Saturday, December 11, 2010

Do GOP scientists need affirmative action?

My answer is "No" but you surely want to hear some details, too.

A writer named Daniel Sarewitz wrote a text for Slate:
Lab Politics

Most scientists in this country are Democrats. That's a problem.
It's being mentioned that only 6 percent of the U.S. scientists classify themselves as Republicans. Sarewitz suggests that this fact leads the public to distrust the institutionalized science. He even notices that the leftist scientific community has systematically defended scientific conclusions that support the idea that the government should be bigger. And he even dares to ask whether it is a coincidence or a sign of causation.

Of course, he is not brave enough to offer the obvious answer. ;-)

Well, try to answer this question yourself. Invent about 20 independent scientific questions that may determine a policy. What is the probability that all of the right answers support a bigger government? And what is the probability that the scientists are honest if they choose this "bigger government answer" despite the fact that in at least 15 of the questions, it's been established that the opposite answer was right?

Chris Mooney agrees that the U.S. scientific community is hugely politically distorted. But he doesn't consider it a problem; on the contrary, it's a big achievement in his eyes. Moonbat thinks that it's enough to fill the Republican Party itself by leftists as well and the problem is solved.

This is, of course, a preposterous recipe. If the Republican Party becomes compatible with immoral Nazi far left-wing jerks such as himself, much like the Democrat Party, it will lose the support and will be superseded by a more functional party, e.g. a Tea "Party".

Can left-wing communities do science?

My answer is a resounding "Yes", at least in principle. The scientific method is impersonal and, by its very definition, decoupled from non-scientific issues such as the gender, ethnicity, or political values of the scientist. The objective data and universal, impersonal logical and mathematical reasoning lead the scientists to their conclusions - at least if they are genuine scientists.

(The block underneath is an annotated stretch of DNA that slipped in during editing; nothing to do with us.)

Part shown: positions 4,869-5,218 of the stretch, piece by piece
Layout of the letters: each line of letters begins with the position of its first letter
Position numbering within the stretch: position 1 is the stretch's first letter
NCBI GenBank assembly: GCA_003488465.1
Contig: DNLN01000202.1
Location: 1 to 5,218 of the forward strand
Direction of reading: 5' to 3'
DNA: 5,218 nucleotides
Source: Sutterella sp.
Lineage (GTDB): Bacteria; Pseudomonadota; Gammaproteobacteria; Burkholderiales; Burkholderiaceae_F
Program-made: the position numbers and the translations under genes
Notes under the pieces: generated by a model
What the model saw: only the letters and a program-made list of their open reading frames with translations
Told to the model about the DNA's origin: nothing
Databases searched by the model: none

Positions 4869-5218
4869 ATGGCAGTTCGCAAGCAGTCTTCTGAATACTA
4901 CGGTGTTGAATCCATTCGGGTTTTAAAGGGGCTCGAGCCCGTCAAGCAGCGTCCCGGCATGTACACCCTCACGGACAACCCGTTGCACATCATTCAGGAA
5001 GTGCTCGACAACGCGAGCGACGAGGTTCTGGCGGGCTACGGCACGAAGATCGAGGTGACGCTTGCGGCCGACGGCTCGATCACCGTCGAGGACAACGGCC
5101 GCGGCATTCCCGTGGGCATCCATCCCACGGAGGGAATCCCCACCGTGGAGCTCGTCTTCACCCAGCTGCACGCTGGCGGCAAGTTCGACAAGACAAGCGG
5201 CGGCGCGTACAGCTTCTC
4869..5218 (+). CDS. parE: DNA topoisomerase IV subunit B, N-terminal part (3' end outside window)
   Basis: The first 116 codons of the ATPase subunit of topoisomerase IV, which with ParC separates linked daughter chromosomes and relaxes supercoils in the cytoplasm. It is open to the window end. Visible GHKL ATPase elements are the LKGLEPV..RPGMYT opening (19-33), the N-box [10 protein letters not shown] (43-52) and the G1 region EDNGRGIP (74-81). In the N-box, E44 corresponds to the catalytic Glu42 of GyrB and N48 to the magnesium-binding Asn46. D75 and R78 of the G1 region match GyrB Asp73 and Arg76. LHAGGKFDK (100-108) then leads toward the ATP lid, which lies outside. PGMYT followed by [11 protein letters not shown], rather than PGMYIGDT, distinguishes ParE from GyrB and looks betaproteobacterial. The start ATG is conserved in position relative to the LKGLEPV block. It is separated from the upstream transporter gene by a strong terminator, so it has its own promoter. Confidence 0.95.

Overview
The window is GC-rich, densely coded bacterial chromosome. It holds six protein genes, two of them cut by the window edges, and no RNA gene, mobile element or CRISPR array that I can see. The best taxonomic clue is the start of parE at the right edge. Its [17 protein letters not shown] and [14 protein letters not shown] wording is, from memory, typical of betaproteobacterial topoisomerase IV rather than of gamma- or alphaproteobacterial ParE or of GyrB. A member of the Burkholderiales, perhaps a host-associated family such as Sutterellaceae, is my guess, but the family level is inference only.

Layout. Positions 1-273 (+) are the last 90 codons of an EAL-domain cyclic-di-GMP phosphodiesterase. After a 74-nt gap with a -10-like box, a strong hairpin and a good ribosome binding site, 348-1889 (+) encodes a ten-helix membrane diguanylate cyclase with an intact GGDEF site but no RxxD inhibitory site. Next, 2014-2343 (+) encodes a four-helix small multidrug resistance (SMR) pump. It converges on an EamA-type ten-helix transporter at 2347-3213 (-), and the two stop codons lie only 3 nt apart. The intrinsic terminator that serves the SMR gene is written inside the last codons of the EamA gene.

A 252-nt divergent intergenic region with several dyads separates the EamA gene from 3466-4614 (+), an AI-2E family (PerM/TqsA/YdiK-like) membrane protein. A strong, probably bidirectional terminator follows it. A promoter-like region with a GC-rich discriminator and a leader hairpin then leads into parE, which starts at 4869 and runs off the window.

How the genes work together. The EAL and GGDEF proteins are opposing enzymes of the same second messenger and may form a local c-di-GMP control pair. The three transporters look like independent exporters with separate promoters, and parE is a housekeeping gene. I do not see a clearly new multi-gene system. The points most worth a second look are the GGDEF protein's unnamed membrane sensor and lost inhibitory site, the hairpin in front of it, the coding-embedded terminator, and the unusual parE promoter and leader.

Science requires some skills and passions, among other conditions. So it's a well-established fact that in a meritocratic physics research community, less than 20% of the scientists will be female and races will be represented highly unequally, too. These are facts mostly determined by genetics. But even if the causes had a social component, this social component is operating at such long timescales that it's impossible to change the numbers in any foreseeable future. The numbers reflect the reality.

Quiz: this is the elevator going from the LHC tunnel, 100 meters below the ground, in December 2010. Which of the people is an artist and the author of the #1 November 2010 bestseller in the Czech Republic, a book of nine physics fables called "A Magpie in the Land of Entropy"? Use the fast comments to guess. While your chances are about 1/12 to guess it right, my theory is that a much higher percentage than 1/12 will find the right answer. :-) I was honored to write the preface for the book and "check the science".

It is not hard to see that the conservatives are much more underrepresented in the current Western scientific establishment than women - and even than blacks. Clearly, the reasons are mostly social in this case. The scientific establishment has become a part of the "big government" with lots of bureaucracy, egalitarianism, redistribution, and political groupthink. And it's been filled by leftists who are often nasty jerks who make the life of decent conservatives impossible. Look at the picture at the very top what the leftists are doing to the conservatives: the verb starts with an "s".

These jerks sometimes appear inside the scientific community itself. However, a large part of the science community is still composed of modest people who silently work in their ivory towers. So more typically, the jerks are omnipresent in the societal groups that surround the scientific community - the scientific bureaucracy, science journalists, science writers, and others. For example, Mooney is the Left's counterpart of the Islamic terrorists. He has no idea about science but he has decided to transform science into a whore whose job is to support what he really cares about, namely his fascist attacks against the conservatives and the propagandist support for deluded left-wing policies.

Do you want a more balanced scientific community? Just punish Mooney, CommunistStalinistSwine, and a few others for their long-term crimes against the humanity. Whether electric chairs are the right tools should be decided by the experts. Decent conservative people clearly don't want to become members of a community whose most vocal - and generally tolerated - members or "de facto members" treat them just like the Nazis treated the Jews.

If the society dares to protect the basic human dignity of the conservatives at least as much as it wants to protect the rights of the Islamic terrorists, i.e. if it manages to shut down the Mooney-like scum that actually deliberately hurts other people all the time, and sometimes does so for a salary (Mooney is an example), namely the leftist activists surrounding the Academia, and if other artifacts of the left-wing thinking (or, more accurately, left-wing lack of thinking) are reduced, of course that the number of conservative people in that group will surge.